Royalty financing set to increase in popularity among African miners

GLOBALLY, royalty financing in the gold industry has become a significant source of capital yet Africa has a small share despite contributing an estimated 20% of global gold production.

But this will change in view of three trends: African governments are seeing royalties as the ideal revenue stream, royalties are becoming more of an accepted form of financing, and all stakeholders are beginning to appreciate the virtuous cycle that ensues when governments and corporations work together.

As a revenue stream, royalties are the optimal choice for governments (versus taxes, dividends, capital allowance, mining rights, government equity participation, etc). Not only do royalty payments come from the top line (revenues not profits) but returns are more stable and predictable.

An example of a country harnessing the power of gold royalties is Ghana, which in April was recognised as the fastest growing economy in the world and recently overtook South Africa as the largest gold producer in Africa with 130.5 tonnes produced in 2018.

Ghana has an average mineral royalty of 5% and has shown its commitment to ensuring royalties are used in the best possible way through the establishment of a Mining Review Committee that reviews fiscal regimes and mining agreements with a view to ensuring that all Ghanaians gain fairly from the mining sector.

Beyond Ghana, there are plenty of opportunities for smaller and fragile countries to monetise their abundant natural resource endowments, such as Sierra Leone and Liberia. By forward selling their gold and other minerals they would be able to finance the development of the critical infrastructure needed so they can reach their full potential.

But what about corporates? How do they profit from a government-instituted royalty regime? First, general taxation benefits the miner over the long term due to investment in infrastructure, education and health care, all of which benefit the company’s local workforce. Moreover, because royalties are relatively simple to forecast, there is transparency. Lastly, a corporate earns its license to operate when it ensures the wealth it creates is inclusive.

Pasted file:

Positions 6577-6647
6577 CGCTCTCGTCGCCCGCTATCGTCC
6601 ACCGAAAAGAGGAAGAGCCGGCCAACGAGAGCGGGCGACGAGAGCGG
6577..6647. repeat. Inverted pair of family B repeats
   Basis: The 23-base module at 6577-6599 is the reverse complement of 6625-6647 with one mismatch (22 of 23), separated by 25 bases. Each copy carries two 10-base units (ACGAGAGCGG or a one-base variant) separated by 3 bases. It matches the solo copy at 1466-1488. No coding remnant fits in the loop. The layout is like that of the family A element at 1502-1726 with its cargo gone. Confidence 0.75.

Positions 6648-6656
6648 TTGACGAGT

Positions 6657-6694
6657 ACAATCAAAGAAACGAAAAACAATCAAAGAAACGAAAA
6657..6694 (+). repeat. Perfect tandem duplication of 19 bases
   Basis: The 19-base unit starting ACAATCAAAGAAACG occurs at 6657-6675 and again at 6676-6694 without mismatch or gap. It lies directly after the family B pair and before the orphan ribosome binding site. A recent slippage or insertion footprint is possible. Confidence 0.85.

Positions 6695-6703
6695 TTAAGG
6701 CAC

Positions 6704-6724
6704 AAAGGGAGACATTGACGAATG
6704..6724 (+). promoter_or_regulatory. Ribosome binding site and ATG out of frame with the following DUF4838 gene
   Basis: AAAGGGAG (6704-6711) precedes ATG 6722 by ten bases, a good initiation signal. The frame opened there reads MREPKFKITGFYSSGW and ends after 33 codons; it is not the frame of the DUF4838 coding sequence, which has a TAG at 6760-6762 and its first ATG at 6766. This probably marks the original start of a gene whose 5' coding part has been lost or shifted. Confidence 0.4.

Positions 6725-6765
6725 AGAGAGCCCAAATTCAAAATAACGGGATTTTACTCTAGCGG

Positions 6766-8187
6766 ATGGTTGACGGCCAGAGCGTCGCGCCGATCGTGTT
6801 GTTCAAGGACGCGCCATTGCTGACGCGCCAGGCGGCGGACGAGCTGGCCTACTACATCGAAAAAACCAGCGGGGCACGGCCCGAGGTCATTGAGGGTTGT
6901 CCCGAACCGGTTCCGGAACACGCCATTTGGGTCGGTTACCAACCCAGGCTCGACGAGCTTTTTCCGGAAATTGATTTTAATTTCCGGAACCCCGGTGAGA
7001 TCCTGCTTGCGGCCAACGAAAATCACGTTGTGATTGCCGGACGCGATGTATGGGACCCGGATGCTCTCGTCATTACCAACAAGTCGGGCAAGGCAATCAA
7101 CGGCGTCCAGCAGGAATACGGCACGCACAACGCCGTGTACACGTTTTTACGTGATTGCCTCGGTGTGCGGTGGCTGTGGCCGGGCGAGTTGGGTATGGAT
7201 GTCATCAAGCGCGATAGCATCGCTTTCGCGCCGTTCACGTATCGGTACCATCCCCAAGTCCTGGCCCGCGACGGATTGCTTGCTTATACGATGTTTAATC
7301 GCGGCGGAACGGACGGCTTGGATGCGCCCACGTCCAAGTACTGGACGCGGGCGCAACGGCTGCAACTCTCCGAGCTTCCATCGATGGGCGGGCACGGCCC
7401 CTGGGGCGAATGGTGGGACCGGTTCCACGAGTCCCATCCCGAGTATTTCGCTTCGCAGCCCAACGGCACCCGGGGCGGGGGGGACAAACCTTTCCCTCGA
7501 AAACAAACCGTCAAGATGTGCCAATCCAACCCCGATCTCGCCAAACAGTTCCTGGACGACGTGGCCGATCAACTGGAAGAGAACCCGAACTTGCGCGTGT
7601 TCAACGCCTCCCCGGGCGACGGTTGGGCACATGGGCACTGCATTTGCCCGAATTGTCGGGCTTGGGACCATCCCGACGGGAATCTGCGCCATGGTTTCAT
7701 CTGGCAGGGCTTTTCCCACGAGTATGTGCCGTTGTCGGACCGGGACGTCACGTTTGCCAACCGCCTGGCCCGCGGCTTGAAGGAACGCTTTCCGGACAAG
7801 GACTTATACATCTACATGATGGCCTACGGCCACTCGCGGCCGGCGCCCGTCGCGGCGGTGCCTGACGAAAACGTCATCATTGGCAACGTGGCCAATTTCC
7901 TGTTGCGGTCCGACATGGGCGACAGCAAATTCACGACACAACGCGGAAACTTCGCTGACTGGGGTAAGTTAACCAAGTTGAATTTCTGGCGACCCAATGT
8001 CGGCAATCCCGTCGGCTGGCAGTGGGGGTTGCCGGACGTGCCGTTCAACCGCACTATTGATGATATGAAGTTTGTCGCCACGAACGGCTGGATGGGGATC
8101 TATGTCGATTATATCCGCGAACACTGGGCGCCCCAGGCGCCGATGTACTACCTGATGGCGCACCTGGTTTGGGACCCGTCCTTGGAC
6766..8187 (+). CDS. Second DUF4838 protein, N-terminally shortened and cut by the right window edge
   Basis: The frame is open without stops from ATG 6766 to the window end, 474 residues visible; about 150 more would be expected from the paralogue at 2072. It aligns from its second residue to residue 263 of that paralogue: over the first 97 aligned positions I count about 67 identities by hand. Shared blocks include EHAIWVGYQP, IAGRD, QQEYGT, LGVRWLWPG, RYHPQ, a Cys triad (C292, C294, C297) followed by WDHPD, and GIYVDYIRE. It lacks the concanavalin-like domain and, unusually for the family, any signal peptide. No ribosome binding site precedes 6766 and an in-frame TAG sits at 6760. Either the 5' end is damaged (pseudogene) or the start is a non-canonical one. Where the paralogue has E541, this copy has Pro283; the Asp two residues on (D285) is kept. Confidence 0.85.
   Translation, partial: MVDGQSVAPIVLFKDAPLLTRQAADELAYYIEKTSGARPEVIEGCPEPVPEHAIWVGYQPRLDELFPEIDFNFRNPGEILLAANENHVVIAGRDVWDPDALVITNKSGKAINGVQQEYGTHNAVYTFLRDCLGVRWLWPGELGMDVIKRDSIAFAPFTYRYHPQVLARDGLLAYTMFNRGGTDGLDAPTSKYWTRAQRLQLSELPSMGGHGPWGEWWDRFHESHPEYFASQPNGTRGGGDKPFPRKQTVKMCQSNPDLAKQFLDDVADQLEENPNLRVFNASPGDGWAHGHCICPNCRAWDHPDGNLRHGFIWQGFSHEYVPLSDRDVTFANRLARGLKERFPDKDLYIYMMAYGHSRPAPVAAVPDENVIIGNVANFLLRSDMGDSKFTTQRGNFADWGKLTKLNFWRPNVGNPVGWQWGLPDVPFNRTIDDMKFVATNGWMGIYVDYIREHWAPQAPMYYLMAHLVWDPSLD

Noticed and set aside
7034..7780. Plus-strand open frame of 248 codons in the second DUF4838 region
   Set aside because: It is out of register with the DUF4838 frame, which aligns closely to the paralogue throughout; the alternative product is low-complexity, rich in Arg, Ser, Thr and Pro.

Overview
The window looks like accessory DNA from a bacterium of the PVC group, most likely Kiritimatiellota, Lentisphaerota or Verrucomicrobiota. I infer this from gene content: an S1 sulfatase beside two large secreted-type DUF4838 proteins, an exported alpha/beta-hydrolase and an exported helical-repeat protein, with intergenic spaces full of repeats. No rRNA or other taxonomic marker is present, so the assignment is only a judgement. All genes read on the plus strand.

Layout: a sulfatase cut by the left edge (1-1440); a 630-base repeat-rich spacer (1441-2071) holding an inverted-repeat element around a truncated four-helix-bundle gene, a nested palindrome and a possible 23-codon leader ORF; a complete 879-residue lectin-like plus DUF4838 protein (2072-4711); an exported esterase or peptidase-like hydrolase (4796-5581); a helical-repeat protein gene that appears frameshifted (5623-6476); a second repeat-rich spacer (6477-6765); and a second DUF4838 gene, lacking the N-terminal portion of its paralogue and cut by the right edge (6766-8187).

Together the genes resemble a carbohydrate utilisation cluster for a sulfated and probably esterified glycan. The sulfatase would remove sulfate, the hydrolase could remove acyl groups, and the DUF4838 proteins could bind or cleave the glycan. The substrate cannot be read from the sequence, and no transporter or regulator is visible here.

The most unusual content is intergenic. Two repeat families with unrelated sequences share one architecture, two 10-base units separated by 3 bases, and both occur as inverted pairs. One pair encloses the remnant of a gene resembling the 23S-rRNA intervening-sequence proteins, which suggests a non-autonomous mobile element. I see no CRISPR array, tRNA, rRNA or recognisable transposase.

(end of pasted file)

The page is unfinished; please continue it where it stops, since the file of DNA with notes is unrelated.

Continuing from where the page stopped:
Royalties are also beneficial to miners when they are looking for financial solutions to develop and/or expand their mines. Consider that a royalty agreement with an investor does not dilute its existing shareholders nor adds significant and onerous layers of debt to its balance sheet. In my experience in the role of financier, royalties have proven themselves to be effective and efficient, partly because they do not require government regulatory approvals nor are they dependent on an exit strategy.


Royalty regimes will only become more established once there is dialogue. Ahead of making any tax regime modifications, governments must engage with industry players (including DFIs and corporates) to ensure their changes will not prevent future investment into their country and to confirm the regime will be simple to follow for current operators. Moreover, governments need to be as transparent as possible about how the funds will be reinvested.

I’m pleased to see these trends today and believe they will make a world of difference for the mining industry. By working together corporates and governments can build a better mining environment that works for everyone – corporations will have a stable and sustainable platform for growth and African counties can access more capital as well as diversify and improve their economies directly from their mineral wealth.

Osam Iyahen, Head of Natural Resources, Africa Finance Corporation